Why and how mathematicians read proofs: an exploratory study
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In this paper, we report a study in which nine research mathematicians were interviewed with regard to the goals guiding their reading of published proofs and the type of reasoning they use to reach these goals. Using the data from this study as well as data from a separate study (Weber, Journal for Research in Mathematics Education 39:431–459, 2008) and the philosophical literature on mathematical proof, we identify three general strategies that mathematicians employ when reading proofs: appealing to the authority of other mathematicians who read the proof, line-by-line reading, and modular reading. We argue that non-deductive reasoning plays an important role in each of these three strategies.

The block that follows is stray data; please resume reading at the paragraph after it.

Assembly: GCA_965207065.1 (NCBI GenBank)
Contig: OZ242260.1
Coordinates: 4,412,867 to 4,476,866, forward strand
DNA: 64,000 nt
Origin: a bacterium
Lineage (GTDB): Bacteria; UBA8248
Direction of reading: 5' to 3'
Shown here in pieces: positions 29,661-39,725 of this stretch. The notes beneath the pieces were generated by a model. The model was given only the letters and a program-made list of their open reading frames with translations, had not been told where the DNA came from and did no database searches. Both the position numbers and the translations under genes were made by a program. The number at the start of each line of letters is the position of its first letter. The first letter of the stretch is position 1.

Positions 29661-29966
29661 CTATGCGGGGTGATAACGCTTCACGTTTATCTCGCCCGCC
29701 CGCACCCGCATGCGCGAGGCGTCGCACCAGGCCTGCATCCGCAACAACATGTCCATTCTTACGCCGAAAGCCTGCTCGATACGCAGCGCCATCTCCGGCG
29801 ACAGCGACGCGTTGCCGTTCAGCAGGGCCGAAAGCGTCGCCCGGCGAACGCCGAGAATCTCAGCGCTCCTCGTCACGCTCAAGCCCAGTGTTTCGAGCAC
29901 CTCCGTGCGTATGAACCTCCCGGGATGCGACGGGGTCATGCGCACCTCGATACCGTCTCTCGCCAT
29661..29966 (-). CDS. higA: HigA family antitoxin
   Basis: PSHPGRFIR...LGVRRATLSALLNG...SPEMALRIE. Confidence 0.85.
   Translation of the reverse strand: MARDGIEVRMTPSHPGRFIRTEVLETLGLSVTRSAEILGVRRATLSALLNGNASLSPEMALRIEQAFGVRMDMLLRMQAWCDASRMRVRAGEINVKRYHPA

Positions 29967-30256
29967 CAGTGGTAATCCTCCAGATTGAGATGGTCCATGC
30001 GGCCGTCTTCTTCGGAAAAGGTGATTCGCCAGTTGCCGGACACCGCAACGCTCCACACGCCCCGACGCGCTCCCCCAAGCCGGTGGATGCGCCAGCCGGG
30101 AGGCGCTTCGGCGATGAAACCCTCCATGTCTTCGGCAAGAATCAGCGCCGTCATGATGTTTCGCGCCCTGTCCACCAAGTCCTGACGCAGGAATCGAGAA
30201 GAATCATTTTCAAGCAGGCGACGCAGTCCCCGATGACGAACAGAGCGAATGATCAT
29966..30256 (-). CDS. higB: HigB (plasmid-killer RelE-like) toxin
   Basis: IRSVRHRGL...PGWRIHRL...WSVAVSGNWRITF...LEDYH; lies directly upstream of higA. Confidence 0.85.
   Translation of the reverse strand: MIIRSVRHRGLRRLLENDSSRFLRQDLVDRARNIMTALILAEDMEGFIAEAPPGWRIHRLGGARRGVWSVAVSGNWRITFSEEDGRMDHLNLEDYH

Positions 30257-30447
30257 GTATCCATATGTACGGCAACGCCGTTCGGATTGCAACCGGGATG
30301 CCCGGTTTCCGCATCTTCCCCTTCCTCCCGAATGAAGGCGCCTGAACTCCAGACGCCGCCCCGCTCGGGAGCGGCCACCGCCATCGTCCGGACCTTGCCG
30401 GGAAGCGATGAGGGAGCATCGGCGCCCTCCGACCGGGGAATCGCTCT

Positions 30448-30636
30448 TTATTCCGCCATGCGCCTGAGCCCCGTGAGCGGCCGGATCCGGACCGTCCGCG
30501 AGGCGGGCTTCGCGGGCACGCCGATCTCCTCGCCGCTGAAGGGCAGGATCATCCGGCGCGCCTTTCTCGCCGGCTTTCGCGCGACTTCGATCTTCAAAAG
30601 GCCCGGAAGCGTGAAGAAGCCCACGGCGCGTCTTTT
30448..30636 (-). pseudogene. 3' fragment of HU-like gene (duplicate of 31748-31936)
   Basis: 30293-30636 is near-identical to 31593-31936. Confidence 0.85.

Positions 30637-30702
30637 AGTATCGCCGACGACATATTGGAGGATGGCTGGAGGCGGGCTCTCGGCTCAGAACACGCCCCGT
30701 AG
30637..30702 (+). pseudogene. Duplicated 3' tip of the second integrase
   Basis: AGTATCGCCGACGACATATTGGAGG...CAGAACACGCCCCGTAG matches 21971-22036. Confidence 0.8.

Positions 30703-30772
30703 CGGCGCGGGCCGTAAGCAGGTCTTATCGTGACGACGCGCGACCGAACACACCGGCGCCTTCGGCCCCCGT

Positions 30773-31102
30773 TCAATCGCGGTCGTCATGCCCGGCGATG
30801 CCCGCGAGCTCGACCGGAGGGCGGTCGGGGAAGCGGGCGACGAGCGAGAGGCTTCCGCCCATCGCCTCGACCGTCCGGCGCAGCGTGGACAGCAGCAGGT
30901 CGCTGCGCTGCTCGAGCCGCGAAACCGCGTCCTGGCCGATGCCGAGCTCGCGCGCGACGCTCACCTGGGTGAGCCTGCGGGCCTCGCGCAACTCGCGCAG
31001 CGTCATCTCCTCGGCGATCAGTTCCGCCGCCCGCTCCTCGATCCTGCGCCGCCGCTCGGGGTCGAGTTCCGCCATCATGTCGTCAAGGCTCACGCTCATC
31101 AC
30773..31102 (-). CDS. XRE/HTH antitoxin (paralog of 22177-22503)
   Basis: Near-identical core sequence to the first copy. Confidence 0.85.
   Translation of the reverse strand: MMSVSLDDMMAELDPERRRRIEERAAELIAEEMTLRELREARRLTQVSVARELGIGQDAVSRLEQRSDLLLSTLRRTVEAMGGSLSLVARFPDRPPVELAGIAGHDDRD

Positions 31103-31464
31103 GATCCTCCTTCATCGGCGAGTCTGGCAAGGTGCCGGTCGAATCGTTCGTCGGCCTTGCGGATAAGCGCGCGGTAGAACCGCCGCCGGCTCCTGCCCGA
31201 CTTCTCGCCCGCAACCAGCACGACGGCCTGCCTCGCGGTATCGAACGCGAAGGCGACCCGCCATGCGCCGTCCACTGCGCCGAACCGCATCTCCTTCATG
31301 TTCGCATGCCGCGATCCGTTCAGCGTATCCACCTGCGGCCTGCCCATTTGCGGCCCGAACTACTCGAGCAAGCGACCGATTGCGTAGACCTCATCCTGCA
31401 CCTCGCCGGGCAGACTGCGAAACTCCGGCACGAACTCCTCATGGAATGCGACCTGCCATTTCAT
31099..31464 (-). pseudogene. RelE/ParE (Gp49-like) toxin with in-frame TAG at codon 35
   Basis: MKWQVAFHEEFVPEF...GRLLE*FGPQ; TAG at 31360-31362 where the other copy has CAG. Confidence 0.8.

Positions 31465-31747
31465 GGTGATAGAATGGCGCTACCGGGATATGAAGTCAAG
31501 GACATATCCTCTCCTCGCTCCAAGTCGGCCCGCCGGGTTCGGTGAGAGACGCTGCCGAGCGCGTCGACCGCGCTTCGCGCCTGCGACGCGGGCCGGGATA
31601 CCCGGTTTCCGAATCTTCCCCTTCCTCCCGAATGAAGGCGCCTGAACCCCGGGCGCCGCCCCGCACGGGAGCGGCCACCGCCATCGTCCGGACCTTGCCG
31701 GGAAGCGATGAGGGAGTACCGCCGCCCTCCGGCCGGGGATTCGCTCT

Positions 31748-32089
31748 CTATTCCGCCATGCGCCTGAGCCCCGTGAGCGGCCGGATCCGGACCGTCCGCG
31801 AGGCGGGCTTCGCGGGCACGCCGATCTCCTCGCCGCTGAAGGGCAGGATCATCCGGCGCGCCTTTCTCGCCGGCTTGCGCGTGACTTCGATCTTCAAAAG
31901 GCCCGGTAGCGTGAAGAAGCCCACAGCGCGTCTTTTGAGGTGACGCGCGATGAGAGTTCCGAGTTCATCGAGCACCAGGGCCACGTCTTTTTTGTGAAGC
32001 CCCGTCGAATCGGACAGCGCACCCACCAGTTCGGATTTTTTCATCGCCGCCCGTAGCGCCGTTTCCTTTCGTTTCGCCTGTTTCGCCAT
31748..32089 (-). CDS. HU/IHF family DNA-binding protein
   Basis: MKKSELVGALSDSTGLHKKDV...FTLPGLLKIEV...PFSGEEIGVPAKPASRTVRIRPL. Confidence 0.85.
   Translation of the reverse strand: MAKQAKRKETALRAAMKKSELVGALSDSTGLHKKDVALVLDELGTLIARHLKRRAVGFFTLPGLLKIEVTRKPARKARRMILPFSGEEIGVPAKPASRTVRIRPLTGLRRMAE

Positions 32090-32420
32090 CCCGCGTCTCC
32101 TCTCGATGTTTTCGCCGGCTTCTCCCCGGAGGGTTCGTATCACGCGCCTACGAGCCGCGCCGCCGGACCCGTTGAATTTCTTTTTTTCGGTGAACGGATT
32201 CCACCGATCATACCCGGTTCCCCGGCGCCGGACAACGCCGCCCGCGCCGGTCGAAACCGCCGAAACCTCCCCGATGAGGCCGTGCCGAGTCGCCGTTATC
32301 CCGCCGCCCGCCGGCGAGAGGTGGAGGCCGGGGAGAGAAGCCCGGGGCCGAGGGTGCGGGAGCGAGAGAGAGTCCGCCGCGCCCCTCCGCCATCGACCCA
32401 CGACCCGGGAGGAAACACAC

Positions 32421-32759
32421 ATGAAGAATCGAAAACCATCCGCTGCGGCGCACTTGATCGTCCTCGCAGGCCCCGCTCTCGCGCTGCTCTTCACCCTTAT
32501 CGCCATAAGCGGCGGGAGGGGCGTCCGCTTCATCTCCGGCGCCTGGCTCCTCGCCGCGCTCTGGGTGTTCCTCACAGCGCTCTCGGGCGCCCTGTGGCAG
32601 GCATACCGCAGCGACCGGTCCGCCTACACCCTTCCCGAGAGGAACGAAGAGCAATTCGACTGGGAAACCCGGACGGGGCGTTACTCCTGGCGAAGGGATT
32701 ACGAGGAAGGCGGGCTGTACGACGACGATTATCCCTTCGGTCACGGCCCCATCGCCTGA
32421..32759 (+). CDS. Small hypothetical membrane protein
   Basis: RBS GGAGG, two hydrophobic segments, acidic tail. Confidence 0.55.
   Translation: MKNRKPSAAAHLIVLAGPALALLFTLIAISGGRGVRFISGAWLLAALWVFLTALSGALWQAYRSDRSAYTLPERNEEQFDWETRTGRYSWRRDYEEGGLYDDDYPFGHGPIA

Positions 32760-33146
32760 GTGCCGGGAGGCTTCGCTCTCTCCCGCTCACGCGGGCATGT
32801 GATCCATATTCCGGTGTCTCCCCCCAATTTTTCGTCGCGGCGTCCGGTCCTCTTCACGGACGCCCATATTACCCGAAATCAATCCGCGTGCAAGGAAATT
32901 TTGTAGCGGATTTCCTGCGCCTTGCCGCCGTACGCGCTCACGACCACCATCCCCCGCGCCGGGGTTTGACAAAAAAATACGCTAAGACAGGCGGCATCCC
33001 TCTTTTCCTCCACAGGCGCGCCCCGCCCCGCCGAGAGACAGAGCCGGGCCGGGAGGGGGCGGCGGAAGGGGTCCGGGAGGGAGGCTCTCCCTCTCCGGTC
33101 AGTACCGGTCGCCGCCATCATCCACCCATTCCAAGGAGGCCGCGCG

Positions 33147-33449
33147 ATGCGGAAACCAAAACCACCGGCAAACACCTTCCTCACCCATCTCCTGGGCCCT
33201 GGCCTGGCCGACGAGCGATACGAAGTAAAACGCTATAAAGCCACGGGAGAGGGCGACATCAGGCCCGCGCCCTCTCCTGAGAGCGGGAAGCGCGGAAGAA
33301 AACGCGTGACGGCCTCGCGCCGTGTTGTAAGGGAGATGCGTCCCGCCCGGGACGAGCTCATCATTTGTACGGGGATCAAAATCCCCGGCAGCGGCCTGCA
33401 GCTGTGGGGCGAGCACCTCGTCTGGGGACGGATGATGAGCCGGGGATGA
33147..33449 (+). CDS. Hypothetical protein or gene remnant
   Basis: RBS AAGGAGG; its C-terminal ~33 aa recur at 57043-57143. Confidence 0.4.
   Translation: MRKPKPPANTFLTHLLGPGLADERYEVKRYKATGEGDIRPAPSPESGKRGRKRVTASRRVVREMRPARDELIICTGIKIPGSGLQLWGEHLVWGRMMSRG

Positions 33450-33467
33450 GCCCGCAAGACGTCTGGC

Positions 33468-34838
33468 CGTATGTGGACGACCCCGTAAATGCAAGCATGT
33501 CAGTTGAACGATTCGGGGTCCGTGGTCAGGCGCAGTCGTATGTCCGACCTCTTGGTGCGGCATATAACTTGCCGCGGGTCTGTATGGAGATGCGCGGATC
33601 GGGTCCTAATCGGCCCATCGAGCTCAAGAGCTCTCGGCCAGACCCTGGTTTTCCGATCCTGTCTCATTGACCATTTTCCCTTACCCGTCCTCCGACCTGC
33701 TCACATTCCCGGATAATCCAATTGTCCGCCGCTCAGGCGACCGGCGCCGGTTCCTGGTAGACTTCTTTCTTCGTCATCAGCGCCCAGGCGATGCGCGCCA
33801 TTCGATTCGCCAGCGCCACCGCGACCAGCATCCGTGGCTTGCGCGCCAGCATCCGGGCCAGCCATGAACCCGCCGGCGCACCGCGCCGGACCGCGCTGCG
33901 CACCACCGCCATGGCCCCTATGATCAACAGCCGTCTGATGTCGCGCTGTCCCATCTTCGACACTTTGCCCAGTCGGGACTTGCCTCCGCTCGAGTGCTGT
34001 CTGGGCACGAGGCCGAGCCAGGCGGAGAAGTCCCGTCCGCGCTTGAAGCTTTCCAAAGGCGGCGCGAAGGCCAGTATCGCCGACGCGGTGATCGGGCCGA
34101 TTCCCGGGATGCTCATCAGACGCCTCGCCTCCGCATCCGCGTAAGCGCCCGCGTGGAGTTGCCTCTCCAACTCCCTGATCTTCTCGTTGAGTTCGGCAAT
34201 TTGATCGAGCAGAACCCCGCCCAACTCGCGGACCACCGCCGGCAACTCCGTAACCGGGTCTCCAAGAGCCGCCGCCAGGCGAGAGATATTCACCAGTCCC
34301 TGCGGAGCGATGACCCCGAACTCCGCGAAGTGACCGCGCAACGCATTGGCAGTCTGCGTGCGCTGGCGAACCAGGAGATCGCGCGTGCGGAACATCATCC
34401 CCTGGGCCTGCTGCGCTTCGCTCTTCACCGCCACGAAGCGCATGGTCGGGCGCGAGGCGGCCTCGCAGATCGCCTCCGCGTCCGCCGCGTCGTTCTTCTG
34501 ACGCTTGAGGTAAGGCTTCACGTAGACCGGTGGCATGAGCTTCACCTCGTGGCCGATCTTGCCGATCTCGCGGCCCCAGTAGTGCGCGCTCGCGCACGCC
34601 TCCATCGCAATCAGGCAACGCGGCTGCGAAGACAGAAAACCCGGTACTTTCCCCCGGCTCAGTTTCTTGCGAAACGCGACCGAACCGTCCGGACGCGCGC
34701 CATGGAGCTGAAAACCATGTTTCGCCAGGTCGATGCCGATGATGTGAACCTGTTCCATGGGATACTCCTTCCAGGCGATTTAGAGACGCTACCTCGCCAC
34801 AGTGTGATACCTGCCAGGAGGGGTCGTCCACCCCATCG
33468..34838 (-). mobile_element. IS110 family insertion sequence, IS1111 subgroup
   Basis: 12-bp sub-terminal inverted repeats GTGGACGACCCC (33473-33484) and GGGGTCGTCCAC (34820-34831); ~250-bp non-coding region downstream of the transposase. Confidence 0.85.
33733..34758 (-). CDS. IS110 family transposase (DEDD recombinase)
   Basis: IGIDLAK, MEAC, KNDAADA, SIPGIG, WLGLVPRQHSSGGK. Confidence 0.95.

KeywordsAdvanced mathematical thinking Argumentation Mathematical practice Proof Proof comprehension Proof reading Validation
The research in this paper was supported by a grant from the National Science Foundation (NSF #DRL0643734). The views expressed here are not necessarily those of the National Science Foundation. We would like to thank Sean Larsen for helpful insights on developing our theoretical model, as well as the anonymous reviewers for their comments on earlier drafts of this manuscript.
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